Depending on the lender, you may be able to shop this fee as well.
A property survey will be needed to confirm a property's location and see about any property improvements. Average closing costs on this: $154.
This is not always required, but it does help define property lines. If your purchase is in a subdivision, this may not be necessary. If your purchase has several acres involved, well the lender may want this done.
Once again, you may be able to shop for a surveyor, if the lender allows it.
Prepaid interest costs are also part of your mortgage closing costs. This one really bothers people. But you cannot avoid it. Let me explain....
Your first payment on your new mortgage is usually not due until six to eight weeks from your settlement date or closing. But interest on your new mortgage begins immediately.
Now you know the lender is not going to go without collecting this interest. So what they do is calculate how much interest will pile up between closing and your first payment due date. Then they have you pay that at closing. Average closing costs here depend on several factors, the two biggest ones being amount borrowed and interest rate.
You won't be able to negotiate or shop these average closing costs.
PMI insurance (which is private mortgage insurance) is a policy that many lenders require you to pay if you have borrowed more than 80% of the value of the home.
This policy covers the lender's losses if you default. By federal law, PMI payments automatically stop when you reach the point where you owe only 80% or less of the property value. The average cost of these policies is $75 per month.
The size of your down payment can affect whether you pay this fee or not. But as a first time home buyer, you may not have enough money for a large down payment.
So just be mentally prepared that this may be a closing cost you may have to pay. Generally it is added to your monthly payment. Although you may have a portion added to your closing papers.
Remember, you don't have to pay it forever! But they are something to consider when figuring average closing costs.
You will be required by your lender to have homeowner's insurance put in place at settlement. They usually have you pay the full year at closing.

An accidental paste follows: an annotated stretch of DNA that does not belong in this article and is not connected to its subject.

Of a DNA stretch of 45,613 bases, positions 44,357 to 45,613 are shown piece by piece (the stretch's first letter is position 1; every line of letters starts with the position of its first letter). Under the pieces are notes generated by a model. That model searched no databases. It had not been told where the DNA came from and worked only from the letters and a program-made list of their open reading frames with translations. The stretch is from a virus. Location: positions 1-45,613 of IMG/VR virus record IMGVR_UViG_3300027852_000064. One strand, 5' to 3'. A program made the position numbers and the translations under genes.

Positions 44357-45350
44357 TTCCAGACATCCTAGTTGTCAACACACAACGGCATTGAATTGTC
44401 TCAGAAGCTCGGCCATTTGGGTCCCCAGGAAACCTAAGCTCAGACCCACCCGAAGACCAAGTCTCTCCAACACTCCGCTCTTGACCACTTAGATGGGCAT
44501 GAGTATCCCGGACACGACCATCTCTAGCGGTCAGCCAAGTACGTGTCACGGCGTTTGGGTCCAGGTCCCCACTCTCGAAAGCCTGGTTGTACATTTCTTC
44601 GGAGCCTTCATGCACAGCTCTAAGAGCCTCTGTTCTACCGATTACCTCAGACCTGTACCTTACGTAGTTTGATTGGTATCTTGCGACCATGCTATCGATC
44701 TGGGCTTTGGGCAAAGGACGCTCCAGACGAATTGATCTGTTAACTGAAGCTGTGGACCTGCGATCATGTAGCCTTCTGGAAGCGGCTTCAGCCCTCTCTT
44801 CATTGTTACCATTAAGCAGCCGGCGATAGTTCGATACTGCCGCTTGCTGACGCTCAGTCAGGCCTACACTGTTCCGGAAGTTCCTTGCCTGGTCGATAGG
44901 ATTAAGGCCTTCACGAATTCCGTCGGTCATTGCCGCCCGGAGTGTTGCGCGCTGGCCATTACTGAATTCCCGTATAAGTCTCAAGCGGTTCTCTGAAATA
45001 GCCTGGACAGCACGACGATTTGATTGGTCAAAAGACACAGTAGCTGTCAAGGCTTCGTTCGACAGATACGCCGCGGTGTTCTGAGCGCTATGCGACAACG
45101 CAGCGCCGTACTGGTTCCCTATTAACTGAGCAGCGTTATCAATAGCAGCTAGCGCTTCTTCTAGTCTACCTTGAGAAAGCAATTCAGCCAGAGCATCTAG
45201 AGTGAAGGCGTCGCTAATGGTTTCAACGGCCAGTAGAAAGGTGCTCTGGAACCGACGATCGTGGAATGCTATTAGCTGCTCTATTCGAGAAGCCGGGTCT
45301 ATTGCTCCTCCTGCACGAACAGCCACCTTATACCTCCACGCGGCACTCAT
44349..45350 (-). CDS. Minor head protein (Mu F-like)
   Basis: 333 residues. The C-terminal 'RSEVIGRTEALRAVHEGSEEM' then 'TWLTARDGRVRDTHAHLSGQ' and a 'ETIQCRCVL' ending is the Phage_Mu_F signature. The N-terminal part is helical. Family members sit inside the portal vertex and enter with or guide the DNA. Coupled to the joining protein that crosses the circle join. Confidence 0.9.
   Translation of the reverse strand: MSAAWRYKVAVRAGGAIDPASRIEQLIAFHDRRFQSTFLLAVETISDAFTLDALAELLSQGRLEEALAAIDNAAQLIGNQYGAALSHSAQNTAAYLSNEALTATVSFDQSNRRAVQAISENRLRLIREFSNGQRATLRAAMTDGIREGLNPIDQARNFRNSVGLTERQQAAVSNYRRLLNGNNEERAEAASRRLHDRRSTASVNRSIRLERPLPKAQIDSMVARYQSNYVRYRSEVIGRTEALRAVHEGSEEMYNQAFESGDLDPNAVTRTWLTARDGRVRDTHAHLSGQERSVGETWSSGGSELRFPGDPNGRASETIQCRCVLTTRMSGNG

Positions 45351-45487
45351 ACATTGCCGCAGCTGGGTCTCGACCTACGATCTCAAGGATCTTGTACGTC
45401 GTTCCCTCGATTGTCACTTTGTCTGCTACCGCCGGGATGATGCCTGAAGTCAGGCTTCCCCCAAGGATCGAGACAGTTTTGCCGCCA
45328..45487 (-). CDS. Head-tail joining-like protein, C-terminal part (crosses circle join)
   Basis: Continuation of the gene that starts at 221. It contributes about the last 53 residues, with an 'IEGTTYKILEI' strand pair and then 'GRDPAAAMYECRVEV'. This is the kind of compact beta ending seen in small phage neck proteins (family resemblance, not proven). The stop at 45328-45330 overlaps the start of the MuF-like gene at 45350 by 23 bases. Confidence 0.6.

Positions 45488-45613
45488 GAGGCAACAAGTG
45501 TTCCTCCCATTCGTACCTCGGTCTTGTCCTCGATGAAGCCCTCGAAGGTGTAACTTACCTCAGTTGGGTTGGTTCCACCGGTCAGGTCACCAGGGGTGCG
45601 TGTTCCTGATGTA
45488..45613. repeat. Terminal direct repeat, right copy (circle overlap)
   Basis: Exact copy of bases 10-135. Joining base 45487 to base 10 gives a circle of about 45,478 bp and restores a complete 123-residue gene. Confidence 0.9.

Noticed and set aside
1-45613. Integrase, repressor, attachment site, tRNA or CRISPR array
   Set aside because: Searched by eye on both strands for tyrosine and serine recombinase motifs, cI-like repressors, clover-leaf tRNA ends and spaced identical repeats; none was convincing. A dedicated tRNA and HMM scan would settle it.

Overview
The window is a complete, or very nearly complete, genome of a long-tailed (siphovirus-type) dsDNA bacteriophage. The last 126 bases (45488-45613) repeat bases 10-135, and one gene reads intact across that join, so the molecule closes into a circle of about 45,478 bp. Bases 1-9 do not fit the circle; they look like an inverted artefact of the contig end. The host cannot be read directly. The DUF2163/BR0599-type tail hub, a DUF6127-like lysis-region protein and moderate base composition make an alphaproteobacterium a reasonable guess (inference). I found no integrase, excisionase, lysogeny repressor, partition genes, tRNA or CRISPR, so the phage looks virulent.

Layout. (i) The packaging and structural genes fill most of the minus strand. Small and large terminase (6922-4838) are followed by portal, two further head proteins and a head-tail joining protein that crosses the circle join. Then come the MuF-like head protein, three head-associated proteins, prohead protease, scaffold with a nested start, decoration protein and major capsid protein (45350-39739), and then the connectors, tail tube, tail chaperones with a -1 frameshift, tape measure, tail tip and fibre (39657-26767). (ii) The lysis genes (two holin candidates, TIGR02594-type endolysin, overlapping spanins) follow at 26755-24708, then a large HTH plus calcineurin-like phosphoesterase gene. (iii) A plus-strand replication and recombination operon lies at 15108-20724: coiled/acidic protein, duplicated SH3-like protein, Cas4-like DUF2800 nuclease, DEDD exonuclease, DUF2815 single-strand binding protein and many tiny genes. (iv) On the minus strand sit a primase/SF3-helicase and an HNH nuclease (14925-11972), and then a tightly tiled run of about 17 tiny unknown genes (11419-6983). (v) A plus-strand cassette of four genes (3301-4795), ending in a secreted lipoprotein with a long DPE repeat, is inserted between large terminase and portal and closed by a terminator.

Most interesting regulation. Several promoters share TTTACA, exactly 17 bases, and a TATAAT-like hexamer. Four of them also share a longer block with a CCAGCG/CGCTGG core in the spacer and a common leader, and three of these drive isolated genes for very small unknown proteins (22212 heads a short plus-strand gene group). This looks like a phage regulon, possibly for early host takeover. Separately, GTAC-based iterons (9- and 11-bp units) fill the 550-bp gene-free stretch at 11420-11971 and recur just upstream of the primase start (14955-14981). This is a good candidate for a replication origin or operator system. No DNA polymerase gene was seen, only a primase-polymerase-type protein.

Of course, you can shop for this. Just be aware, they have you pay a full year in advance. Even though you pay the full year at closing, you may still pay a portion each month in your monthly payment.
You may be wondering WHY? If you have set up an escrow for your property taxes and house insurance, they will want to collect the monies for these monthly.
Thus, even though you paid for a year in advance, the lender wants to have the monies already in escrow when the next yearly payment is due. That's why they add a certain portion to your monthly payment.
Since your lender requires homeowner's insurance at closing, you will want to shop for the best price with the most benefits.
Now, depending the property's location, the lender, and your situation, there may be several other fees that go into your loan closing costs, too. These range from flood insurance premiums to an escrow account or even title insurance.
Also, if you get a VA, FHA, or RHS mortgage you'll have an additional fee. But you now have an idea of the average closing costs.
These costs can add up. Keep in mind these are just an average of what it may cost you for these fees. I am just trying to give you an idea so you will not be surprised when you see them on your Good Faith Estimate.
As a rule of thumb, you can expect to pay around $3,500 in average closing costs. Of course, this is just an average. Your total cost could be higher or lower.
Are you ready for a mortgage? FHA products are the most flexible. Discover the Best FHA Home Loans to choose from.
If you are a veteran, consider a VA Home Loan as your option. The page explains this awesome product.